While the Australian Greens of 2011 are certainly not a fringe group (I think they broke through that barrier upon going past 10% of the popular vote and maintaining this support for quite a while). Indeed in my post I attested to their broad base across many social groups. However they are also quite clearly an emergent political force and not a mainstream one.

      The societies, organisations and individuals that made up first-wave conservation were also certainly not a fringe group. They had influence in some achievements worthy of comparison to those of the modern day Australian Greens including the establishment of the world’s second National Park (Royal National Park), the establishment of forestries and fauna protection, and the beginning of a number of public health projects that concentrated on working class living conditions.

      Your point about the alliance with farmers kind of touches upon what I’m trying to convey. There is undoubtedly a tension between the interests of farmers when it comes to coal seam gas, food security and mining, and their interests regarding other matters of Greens principle like action on climate change (which, having worked on a number of farms, I can attest is pretty sensitive).

      Lastly, I don’t mean to convey that I dislike the Australian Greens, and I apologise if it comes across this way. I actually really admire their party structure and think it is certainly the most democratic party structure going around, I also really like the fact that they exist in Australian politics.

      I only wanted to point out that to break through into a mainstream political force (probably between 30 to 40% of the popular vote consistently, which is what Brown sees happening at some time) there are a certain number of principles (I don’t know which ones yet) that in my opinion, the party will likely have to live without, or change. Which is what happened at the turn of century.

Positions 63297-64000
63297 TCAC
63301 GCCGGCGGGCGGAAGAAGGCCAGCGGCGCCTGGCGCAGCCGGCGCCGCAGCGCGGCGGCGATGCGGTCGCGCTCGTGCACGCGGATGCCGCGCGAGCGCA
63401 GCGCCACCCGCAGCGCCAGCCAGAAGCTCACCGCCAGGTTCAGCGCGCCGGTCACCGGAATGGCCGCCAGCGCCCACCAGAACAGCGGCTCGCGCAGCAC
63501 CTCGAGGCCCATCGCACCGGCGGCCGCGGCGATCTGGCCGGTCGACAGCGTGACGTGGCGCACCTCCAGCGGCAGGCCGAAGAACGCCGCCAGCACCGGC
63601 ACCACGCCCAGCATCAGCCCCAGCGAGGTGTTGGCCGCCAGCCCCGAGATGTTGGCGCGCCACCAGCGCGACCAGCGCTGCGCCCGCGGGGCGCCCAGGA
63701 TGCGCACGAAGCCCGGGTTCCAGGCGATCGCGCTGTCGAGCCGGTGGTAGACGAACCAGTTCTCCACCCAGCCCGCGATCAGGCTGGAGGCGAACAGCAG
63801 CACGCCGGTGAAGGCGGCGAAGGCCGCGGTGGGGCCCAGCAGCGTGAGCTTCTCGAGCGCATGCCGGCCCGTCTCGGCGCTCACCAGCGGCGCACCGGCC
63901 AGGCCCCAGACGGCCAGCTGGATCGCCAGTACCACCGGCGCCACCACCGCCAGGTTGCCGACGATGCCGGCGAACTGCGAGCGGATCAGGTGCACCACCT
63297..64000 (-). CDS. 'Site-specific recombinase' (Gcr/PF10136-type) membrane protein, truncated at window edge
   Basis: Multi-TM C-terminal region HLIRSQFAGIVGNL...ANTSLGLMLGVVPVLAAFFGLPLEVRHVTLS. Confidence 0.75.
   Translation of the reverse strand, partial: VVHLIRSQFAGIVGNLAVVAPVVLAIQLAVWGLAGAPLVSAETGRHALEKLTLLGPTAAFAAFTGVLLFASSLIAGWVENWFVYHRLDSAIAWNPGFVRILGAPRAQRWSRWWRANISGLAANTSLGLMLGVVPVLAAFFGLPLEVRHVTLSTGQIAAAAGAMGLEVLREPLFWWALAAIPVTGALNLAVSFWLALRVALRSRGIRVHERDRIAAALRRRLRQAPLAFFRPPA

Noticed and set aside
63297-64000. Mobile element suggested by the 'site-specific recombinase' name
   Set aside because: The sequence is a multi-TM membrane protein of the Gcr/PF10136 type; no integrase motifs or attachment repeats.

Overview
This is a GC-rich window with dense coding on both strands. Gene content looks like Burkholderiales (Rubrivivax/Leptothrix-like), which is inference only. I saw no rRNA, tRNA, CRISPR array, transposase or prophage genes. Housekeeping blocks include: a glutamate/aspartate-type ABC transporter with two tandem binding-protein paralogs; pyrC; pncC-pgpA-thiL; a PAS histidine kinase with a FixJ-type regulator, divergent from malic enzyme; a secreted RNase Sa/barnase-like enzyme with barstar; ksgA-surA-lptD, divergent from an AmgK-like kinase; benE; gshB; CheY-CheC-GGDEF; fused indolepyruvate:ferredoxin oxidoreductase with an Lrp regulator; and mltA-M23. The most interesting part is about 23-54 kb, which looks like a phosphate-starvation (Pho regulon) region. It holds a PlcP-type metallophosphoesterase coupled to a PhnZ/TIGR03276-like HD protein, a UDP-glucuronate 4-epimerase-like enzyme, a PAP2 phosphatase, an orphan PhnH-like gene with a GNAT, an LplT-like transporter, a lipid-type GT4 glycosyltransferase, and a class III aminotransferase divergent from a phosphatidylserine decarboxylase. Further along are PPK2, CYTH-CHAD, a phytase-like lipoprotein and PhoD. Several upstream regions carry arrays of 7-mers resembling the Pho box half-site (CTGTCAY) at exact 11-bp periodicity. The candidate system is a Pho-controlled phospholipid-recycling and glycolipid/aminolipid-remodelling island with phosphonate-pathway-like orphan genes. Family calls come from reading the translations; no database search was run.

Thanks so much for your comment. Sorry for the long reply as well, I finished exams and don’t have much to do.

      Jarrod

  2. kmcqatmc says:

    Hi Jarrod, found your post really informative- liked the parallels drawn between past environmental fringe groups vs. mainstream ideology and todays challenges the Greens face.

    Myles Dunphy sounded interesting, I guess the problem with taking pure environmental thinking to the greater public and compromising ‘intellectual principles and ideas’ in order to garner greater support can have a ‘green shopping bag effect’- where the deeper ideology changes needed for mass change are neglected, but people are still taking their green bags to the shops in their cars!
    Dunphy possibly didn’t have to mediate such vast difference in terms of lifestyles and ideas between the two conservationists and the mainstream as today, hence his success.
    Engaging topic!